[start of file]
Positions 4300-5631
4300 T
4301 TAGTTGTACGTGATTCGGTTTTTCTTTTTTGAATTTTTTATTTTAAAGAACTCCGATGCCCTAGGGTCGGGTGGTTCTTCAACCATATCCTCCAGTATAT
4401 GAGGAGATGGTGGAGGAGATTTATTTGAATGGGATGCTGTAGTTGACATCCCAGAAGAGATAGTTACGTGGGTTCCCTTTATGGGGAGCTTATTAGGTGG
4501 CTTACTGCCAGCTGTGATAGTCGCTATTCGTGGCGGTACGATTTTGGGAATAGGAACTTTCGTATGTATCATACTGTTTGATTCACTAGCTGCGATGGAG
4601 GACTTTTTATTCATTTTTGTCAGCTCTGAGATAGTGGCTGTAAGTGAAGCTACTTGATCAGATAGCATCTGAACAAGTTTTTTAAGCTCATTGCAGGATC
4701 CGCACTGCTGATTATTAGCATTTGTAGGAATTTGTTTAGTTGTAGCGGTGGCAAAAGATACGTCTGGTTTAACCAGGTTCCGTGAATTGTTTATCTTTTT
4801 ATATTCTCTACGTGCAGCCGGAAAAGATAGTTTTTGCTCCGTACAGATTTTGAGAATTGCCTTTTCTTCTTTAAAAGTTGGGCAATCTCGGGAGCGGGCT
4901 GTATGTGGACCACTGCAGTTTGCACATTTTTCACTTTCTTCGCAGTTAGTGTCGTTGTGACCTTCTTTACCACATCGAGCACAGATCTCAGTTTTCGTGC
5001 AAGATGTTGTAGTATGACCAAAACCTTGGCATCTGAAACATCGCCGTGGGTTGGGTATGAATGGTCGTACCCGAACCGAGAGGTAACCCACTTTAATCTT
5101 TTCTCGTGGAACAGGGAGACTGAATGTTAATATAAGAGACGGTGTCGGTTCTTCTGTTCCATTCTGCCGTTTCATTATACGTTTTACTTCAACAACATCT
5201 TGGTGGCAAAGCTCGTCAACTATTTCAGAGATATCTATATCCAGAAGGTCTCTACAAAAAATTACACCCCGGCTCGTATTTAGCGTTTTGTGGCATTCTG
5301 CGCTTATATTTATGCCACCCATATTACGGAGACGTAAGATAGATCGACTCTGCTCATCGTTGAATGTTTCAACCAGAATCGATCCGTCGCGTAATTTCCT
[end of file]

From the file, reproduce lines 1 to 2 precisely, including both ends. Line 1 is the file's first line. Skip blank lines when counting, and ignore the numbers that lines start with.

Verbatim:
Positions 4300-5631
4300 T